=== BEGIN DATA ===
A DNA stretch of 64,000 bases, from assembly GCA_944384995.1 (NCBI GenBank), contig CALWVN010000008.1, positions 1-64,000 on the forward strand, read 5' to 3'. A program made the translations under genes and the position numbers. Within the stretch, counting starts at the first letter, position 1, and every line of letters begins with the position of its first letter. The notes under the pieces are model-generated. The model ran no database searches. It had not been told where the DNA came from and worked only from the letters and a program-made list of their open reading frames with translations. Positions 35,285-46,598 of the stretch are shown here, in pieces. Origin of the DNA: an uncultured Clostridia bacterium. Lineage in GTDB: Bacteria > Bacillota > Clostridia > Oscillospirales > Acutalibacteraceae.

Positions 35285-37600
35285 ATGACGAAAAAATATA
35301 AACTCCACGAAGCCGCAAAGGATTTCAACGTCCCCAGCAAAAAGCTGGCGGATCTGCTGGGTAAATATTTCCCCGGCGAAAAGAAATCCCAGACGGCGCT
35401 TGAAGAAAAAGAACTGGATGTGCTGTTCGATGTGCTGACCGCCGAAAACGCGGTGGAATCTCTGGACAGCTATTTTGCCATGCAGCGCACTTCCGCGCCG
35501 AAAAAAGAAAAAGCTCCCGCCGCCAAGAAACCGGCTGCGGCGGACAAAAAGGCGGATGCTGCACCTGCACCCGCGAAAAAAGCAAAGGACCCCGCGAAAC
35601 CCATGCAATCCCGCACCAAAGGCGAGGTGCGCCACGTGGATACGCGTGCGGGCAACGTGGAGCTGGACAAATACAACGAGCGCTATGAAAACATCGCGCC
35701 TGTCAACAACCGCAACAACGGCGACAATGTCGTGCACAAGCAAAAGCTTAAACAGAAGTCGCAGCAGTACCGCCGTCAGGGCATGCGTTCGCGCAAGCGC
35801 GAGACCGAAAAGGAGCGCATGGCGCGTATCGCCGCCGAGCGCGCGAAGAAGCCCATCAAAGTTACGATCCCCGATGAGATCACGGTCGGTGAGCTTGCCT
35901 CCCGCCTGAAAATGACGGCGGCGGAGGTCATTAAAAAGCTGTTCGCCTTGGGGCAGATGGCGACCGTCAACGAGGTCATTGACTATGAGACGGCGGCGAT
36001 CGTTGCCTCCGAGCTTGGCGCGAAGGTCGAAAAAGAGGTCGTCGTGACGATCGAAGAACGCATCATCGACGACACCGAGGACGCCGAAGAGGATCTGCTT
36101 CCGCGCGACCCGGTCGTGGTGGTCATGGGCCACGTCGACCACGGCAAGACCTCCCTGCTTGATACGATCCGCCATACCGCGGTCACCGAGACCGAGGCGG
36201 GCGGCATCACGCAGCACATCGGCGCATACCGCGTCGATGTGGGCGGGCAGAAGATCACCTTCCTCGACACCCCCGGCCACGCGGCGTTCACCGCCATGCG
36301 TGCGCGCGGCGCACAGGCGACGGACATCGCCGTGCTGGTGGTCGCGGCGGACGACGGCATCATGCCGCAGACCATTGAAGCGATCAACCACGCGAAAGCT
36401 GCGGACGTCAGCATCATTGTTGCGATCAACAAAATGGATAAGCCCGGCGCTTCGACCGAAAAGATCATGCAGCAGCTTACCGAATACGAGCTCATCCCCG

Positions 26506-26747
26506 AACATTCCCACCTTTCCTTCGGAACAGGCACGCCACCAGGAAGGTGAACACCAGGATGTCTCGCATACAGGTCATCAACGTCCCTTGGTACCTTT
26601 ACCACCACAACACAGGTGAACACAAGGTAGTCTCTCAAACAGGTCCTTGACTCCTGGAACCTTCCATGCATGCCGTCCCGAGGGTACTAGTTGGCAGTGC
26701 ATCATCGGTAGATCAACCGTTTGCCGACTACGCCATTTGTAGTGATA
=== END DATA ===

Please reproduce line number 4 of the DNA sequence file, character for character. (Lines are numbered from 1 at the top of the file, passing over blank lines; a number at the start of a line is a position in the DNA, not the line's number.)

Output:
35301 AACTCCACGAAGCCGCAAAGGATTTCAACGTCCCCAGCAAAAAGCTGGCGGATCTGCTGGGTAAATATTTCCCCGGCGAAAAGAAATCCCAGACGGCGCT